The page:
Utah Injury Lawyer | Will Rodgers
    You may have a premises liability ("slip and fall") claim, depending on the facts, for example, what was done to keep the grounds safe. Contact an injury lawyer to discuss your potential case.
    Answer Applies to: Utah
    Replied: 1/15/2014
    Candiano Law Office
    Candiano Law Office | Charles J. Candiano
    In Illinois, not if you fell on ice or snow.
    Answer Applies to: Illinois
    Replied: 1/16/2014
    The Law Office of Stephen R. Chesley, LLC
    The Law Office of Stephen R. Chesley, LLC | Stephen R. Chesley
    The question that must be asked is what caused you to fall. If there was some reason or negligence that caused you to fall you may have a case. Contact an attorney as soon as possible to discuss matter further.
    Answer Applies to: New York
    Replied: 1/16/2014
    Paul Whitfield and Associates P.A.
    Paul Whitfield and Associates P.A. | Paul L. Whitfield
    They may have medical payments coverage but as far as liability is concerned you don't get anything if you fall on my property. You get damages only if you show you fell because of their negligence, not your own.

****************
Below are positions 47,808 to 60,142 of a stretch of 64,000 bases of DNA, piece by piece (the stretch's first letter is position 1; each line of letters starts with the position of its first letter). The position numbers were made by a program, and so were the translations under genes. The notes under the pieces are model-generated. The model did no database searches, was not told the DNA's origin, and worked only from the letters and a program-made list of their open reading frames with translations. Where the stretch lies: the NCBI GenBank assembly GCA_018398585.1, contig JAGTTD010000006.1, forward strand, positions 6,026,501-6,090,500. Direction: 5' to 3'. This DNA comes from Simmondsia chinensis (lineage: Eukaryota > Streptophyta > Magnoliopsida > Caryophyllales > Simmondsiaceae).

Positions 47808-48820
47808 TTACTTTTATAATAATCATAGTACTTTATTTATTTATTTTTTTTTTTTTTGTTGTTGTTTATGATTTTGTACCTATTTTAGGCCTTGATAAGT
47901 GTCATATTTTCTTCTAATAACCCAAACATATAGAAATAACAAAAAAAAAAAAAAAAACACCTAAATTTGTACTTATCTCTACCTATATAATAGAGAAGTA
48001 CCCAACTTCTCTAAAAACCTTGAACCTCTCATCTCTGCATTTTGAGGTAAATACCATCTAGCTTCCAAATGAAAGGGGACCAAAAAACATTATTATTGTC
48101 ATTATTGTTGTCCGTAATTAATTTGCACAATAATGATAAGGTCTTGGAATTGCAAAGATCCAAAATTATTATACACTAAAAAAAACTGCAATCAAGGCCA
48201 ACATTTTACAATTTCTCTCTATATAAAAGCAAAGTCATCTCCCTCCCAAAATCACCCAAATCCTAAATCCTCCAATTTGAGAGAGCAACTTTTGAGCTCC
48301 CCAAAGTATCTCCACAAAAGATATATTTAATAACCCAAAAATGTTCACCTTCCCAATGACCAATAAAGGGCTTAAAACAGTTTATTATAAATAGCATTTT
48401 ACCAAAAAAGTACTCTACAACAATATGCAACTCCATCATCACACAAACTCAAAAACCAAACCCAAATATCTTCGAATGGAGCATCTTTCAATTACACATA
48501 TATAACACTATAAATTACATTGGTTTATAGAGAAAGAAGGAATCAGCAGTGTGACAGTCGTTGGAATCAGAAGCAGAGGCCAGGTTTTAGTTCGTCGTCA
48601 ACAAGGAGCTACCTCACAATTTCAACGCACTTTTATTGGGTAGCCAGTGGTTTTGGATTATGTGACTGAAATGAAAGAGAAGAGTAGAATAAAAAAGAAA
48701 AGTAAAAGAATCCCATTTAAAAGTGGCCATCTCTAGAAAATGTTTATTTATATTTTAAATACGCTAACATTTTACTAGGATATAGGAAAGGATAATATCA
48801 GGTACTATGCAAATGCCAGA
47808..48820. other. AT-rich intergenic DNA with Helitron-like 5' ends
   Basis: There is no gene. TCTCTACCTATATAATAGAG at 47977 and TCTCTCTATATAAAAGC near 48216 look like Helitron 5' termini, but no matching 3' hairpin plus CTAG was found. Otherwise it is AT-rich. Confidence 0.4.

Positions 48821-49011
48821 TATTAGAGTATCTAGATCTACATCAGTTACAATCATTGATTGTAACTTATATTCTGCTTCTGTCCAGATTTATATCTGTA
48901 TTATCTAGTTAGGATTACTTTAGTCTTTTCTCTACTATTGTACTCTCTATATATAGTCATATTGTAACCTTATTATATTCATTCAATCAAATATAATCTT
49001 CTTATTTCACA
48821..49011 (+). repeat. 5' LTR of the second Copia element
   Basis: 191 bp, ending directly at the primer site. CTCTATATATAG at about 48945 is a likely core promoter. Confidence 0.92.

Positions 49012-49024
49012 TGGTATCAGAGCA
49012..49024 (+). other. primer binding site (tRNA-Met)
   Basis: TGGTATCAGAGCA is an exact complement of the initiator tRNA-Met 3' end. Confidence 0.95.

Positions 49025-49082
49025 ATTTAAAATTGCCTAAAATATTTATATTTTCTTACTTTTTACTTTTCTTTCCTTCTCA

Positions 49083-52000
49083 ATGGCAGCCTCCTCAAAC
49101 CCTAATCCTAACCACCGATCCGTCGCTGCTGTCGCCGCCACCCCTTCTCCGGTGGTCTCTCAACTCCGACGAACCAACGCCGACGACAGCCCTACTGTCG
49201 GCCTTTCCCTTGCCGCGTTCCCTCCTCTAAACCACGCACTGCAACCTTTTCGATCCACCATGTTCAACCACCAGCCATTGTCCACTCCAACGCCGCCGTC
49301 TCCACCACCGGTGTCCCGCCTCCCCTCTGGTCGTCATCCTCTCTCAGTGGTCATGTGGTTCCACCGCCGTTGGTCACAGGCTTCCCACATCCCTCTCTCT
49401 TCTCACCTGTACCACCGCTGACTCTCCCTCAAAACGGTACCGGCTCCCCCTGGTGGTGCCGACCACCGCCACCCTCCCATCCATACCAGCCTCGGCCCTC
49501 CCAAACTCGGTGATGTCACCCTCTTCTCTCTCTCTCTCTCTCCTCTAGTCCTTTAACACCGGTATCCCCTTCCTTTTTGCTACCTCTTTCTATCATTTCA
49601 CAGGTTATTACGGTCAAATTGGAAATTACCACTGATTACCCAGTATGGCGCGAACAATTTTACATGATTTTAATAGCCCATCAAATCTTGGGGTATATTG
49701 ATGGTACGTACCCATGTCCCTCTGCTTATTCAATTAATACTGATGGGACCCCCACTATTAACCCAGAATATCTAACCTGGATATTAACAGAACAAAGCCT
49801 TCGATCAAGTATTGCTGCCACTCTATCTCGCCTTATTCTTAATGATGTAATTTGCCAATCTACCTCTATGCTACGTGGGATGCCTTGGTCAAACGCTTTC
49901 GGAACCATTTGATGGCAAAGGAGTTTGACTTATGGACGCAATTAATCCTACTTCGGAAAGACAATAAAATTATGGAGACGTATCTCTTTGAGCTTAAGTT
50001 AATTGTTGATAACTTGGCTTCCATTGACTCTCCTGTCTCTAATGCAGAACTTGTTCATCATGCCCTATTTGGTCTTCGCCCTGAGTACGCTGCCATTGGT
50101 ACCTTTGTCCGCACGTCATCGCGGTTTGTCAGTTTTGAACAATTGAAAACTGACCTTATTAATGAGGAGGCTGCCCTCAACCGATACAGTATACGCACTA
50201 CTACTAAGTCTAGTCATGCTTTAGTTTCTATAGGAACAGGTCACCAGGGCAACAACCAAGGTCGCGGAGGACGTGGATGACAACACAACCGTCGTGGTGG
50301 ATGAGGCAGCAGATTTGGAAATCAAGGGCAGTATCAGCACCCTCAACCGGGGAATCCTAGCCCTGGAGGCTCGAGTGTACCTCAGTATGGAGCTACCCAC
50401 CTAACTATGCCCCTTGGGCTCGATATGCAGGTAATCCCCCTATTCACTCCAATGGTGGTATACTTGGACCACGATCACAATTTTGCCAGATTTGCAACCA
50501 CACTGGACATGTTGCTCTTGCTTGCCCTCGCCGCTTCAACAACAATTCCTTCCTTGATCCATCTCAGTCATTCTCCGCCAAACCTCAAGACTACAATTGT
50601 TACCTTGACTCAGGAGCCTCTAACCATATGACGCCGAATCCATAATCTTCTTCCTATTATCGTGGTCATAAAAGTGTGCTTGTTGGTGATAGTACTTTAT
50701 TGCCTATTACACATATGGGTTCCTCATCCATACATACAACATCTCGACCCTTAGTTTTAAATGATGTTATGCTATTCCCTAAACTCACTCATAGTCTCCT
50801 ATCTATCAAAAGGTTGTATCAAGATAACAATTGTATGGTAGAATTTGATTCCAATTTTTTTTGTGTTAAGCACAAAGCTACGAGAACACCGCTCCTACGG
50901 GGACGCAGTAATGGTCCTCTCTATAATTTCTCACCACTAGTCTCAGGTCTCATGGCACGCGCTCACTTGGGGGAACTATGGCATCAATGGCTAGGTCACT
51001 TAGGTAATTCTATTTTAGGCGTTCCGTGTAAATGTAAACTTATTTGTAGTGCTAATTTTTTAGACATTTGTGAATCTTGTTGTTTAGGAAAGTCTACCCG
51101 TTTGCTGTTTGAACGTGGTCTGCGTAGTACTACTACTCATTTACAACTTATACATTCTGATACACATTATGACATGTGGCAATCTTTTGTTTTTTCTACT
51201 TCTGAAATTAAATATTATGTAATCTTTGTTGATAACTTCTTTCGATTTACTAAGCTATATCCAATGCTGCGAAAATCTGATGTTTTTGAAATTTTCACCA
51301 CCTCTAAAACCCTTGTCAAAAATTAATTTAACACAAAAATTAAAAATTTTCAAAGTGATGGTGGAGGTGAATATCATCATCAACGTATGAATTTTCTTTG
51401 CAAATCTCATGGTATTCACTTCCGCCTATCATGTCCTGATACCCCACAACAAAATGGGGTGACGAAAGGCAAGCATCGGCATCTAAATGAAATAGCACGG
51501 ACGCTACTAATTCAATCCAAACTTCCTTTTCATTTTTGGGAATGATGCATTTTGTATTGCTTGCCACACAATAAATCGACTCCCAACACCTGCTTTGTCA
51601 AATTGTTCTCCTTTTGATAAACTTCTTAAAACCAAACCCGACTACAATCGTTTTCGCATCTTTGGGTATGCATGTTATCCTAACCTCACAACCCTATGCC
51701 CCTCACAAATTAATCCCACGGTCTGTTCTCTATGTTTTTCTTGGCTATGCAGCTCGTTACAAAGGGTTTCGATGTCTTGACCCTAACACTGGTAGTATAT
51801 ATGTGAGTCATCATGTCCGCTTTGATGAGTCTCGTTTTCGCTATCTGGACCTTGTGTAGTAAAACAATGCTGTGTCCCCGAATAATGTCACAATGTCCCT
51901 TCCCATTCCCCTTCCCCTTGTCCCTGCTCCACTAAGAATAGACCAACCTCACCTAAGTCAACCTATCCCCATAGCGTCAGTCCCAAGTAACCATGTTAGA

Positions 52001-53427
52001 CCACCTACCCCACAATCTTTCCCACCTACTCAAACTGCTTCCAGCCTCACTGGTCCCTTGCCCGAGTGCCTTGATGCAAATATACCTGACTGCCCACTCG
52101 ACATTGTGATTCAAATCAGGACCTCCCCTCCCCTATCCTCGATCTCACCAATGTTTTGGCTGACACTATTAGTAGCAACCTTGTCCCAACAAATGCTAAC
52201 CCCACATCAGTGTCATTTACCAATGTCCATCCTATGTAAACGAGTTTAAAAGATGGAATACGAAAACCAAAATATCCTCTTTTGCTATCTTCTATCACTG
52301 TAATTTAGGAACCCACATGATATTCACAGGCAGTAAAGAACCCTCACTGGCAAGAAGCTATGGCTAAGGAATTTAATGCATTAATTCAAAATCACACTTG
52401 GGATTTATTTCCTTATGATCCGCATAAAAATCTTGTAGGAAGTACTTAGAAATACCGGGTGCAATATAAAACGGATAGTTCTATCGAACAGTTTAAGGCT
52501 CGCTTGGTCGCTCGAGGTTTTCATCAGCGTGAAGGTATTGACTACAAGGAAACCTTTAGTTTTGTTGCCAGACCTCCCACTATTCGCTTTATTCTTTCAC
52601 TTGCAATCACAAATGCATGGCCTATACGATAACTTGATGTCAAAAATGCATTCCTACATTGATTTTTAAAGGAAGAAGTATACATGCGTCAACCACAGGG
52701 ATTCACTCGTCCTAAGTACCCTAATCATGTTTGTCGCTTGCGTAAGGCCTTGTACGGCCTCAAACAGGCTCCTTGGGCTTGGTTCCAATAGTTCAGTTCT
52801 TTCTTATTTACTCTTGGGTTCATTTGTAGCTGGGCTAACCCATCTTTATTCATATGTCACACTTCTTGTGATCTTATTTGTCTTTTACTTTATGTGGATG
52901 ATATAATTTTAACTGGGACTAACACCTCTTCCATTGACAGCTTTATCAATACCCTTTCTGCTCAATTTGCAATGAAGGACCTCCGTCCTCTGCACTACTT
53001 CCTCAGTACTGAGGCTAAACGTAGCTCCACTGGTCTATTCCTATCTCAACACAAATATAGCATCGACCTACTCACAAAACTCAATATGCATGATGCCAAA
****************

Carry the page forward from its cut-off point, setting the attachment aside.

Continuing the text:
Answer Applies to: North Carolina
    Replied: 1/15/2014
    Pennington & Martinez
    Pennington & Martinez | Dennis A Pennington
    You must prove that there was a hazardous condition or a premises defect in order to win any case like that. You will need to talk to a lawyer.
    Answer Applies to: Louisiana
    Replied: 1/15/2014
    Peters Law, PLLC
    Peters Law, PLLC | Mark T. Peters, Sr.
    You can always sue, but you would have to prove the gas station was negligent. Your better bet is to write a letter to the owner asking it to pay your medical bills and pain and suffering. If the total amount is relatively small, e.g. less than $10,000, there is a possibility that the insurance company will give you a reasonable settlement, i.e. 2 to 3 times medical bills.
    Answer Applies to: Idaho
    Replied: 1/15/2014
    Law Offices of George H. Shers | George H. Shers
    There has to be some basis of negligence. If there was no defect as to where you fell, including fluid that should not have been there, there would be no legal liability.
    Answer Applies to: California
    Replied: 1/15/2014